From The Summit Daily (Allen Best):
The Colorado Avalanche Information Center described the snowy torrents thundering over the weekend as historic. There were deaths, there were bizarre circumstances. And at least one snowslide occurred at a scale perhaps not seen since 1910.
“The avalanches are running much larger than they have, in some cases, for maybe 50 to 100 years,” Spencer Logan, an avalanche forecaster with the center, told the Summit Daily News last Friday, soon after the avalanche cycle began.
First, the bizarre circumstances of the death of a 25-year-old man who was shoveling a low-angle roof with a companion on Saturday at a housing development near Crested Butte. According to a preliminary report by the avalanche information center, no one noticed the roof avalanche for about 10 minutes.
Help was summoned, and their bodies were located by probes. The second snow shoveler, a 37-year-old man, who had not been buried as deeply, was treated for hypothermia. They had been buried for 20 to 30 minutes.
This was in a subdivision about a mile south of the town of Crested Butte. Another roof avalanche buried a 28-year-old man the evening before in Mt. Crested Butte, the town at the base of the ski area. He was treated for low core-body temperature. Yet another roof shoveler had been rescued from a roof avalanche the weekend before.
CBS4 in Denver said the Crested Butte area had received more than 4 feet of wet, heavy snow in the days prior to the weekend avalanches. Several days more of snowfall are predicted for early this week…
In Summit County, Arapahoe Basin Ski Area was closed for two days as a precautionary measure. Probably a good thing, said the Summit Daily News as notorious avalanche paths called the Little Professor and the Widowmaker ran, burying the highway to the ski area.
More notable yet was an avalanche in the Tenmile Range above Frisco. There, a slide in 1910 took out a mining camp called Masontown. In local lore, everybody had been off to the bars in Frisco when the slide occurred. In fact, the town had been abandoned. Whatever. It was a big slide, and experts tell the Summit Daily that the slide that occurred last week might have been even bigger.
Finally, U.S. Highway 550 between Ouray and Silverton in the San Juan Mountains had been closed for a week as of Monday. Also called the Million Dollar Highway, the route was projected by Colorado highway crews to remain closed “indefinitely.”
The notorious Riverside slide had claimed many lives over the years until a snowshed was erected to funnel snows over the highway. This time it wasn’t enough. There was 20 to 30 feet of snow on the pavement before state crews intentionally triggered more slides, leaving up to 60 feet of snow. The new slide filled in the snowshed, too.
From CBS Denver (Chris Spears):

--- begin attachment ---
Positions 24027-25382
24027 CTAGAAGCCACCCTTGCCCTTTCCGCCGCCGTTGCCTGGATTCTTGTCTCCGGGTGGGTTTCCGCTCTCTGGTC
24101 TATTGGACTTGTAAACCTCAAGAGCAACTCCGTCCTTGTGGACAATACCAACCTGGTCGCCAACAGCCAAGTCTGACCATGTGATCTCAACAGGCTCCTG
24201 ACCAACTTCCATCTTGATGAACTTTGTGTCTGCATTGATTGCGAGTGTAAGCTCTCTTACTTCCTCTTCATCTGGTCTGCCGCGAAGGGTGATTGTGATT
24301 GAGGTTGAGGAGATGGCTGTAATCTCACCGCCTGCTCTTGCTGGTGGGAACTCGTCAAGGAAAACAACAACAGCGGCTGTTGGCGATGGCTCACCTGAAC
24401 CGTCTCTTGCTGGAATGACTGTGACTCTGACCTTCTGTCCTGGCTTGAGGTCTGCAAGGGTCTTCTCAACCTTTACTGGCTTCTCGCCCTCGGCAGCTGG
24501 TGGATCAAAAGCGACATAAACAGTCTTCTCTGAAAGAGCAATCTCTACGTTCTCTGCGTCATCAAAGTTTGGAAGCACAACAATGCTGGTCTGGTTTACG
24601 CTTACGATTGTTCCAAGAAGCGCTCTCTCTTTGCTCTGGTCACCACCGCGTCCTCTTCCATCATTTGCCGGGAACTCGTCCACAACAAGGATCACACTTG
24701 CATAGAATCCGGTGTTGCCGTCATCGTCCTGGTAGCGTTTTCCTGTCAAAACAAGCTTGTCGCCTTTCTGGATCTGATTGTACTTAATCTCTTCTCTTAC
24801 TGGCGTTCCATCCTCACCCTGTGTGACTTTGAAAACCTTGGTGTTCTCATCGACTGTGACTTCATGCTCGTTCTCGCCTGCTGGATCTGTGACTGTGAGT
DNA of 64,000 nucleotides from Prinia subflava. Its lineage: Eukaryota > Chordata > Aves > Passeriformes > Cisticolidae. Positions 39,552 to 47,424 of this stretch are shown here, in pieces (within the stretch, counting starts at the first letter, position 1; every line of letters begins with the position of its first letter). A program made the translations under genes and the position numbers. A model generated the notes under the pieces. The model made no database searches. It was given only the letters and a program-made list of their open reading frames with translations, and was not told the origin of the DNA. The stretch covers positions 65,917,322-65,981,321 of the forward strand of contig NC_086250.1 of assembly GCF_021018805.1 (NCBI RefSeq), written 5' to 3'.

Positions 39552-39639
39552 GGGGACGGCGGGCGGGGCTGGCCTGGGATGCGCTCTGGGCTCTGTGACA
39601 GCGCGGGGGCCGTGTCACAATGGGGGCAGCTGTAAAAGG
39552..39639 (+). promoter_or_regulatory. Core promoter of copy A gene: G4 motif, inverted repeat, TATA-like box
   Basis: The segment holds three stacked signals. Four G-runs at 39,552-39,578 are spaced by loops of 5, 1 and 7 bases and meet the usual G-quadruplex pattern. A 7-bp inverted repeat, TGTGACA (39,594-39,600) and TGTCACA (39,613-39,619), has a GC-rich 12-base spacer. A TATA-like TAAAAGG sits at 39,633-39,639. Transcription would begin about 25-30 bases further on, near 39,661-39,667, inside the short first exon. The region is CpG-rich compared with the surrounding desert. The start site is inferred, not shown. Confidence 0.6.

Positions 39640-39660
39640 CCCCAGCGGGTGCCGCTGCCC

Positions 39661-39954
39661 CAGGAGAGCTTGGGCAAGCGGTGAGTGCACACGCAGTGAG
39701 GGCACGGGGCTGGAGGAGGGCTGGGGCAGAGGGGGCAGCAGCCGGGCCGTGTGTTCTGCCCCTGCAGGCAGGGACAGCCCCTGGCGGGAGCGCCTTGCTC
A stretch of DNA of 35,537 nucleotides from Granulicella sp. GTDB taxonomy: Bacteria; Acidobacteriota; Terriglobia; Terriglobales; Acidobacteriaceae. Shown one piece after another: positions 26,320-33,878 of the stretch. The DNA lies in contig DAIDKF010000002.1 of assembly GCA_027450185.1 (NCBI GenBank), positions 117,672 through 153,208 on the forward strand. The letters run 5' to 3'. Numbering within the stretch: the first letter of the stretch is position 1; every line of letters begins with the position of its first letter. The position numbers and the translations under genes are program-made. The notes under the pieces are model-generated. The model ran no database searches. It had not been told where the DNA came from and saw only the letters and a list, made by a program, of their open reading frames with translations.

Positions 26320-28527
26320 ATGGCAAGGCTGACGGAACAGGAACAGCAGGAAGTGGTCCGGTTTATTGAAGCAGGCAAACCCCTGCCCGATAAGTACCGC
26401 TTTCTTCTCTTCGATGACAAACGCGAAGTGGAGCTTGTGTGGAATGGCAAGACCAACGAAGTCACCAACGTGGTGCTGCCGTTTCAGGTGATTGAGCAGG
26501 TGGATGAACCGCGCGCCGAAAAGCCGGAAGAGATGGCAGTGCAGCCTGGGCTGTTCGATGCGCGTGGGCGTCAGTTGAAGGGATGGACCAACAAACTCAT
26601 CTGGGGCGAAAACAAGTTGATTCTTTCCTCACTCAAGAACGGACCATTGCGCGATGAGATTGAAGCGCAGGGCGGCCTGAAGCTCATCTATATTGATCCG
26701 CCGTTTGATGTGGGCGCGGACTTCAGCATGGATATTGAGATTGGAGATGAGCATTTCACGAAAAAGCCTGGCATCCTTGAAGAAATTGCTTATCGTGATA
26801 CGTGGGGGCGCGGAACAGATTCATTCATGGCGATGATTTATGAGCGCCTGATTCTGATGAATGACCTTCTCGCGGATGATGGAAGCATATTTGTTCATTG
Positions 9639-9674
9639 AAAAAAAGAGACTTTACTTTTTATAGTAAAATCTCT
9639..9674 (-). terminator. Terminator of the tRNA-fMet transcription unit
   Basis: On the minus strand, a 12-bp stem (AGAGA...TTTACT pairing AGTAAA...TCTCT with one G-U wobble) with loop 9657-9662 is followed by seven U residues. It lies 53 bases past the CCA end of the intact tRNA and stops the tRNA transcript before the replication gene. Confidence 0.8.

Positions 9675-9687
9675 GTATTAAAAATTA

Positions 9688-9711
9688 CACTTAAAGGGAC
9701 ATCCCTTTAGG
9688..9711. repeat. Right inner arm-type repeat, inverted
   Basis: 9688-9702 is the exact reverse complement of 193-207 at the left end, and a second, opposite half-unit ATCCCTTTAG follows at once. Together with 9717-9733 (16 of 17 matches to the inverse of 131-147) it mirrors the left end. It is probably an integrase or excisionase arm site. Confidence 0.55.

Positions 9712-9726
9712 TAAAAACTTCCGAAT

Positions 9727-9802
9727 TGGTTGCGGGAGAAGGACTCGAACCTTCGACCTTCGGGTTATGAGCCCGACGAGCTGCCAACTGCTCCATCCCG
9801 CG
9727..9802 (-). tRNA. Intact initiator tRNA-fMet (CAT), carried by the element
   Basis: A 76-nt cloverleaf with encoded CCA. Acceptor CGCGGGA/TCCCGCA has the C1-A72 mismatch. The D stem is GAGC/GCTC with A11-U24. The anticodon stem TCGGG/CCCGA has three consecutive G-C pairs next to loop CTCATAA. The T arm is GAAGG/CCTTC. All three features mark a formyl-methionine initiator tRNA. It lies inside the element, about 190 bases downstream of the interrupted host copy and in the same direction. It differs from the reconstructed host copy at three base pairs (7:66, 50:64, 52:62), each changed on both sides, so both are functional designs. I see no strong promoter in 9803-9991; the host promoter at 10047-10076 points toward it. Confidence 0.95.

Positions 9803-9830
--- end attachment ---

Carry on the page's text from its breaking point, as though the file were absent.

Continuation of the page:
Colorado’s snowpack is now over 140 percent of normal thanks to a series of winter storms. Southern river basins are above 150 percent of normal.
The state has already exceeded average annual snowpack which usually doesn’t happen until early April. Any additional snow this spring will simply be icing on the cake in terms of water storage and drought reduction.
The latest U.S. Drought Monitor map released on Thursday showed incredible news for southwest Colorado.
From The Greeley Tribune (Sara Knuth):
For everyone who was caught in Colorado’s historic “bomb cyclone” blizzard Wednesday, a couple of visions come to mind: whipping winds, pelting snow and whiteout conditions.
But Weld County farmers and water managers are still thinking about what happened in the relative calm before the storm: steady rainfall that seeped into the ground early on.
It’s the type of moisture farmers want for their soil.
“This storm that we got was really beneficial from a moisture standpoint because a lot of that moisture came as rain early on,” said Randy Ray, the executive director of the Central Colorado Water Conservancy District. “So that rain was able to penetrate and soak into the ground.”
The ensuing blizzard? “It’s not as beneficial in these ground blizzards because the snow doesn’t stick to the ground,” he said. “The most beneficial snow is a nice foot of snow that just falls naturally on ground without 80 mph winds pushing it.”
Snowpack in Colorado’s South Platte River Basin, as of a Thursday measurement, was at 16 inches of snow water equivalent, a measurement that accounts for the amount of water in snow. The basin is 133 percent of average snowpack, and 168 percent of last year…
During the 2018 water year, which ended in September and was the second-driest year on record for Colorado, behind 2002, about 15 percent of the state — mostly the southwest region — experienced exceptional drought conditions, the type states only expect once every 50 years. When the water year started over in October, conditions started to change dramatically. As of March, not one region of the state is experiencing exceptional drought conditions. Most of the state, 57 percent, is abnormally dry.
Greeley and portions of Weld County are experiencing a moderate drought…
[Russ Schumacher] said he usually expects the peak of snowpack to come in early to mid-April. But many portions of the state have already passed the normal peak in just the first half of March.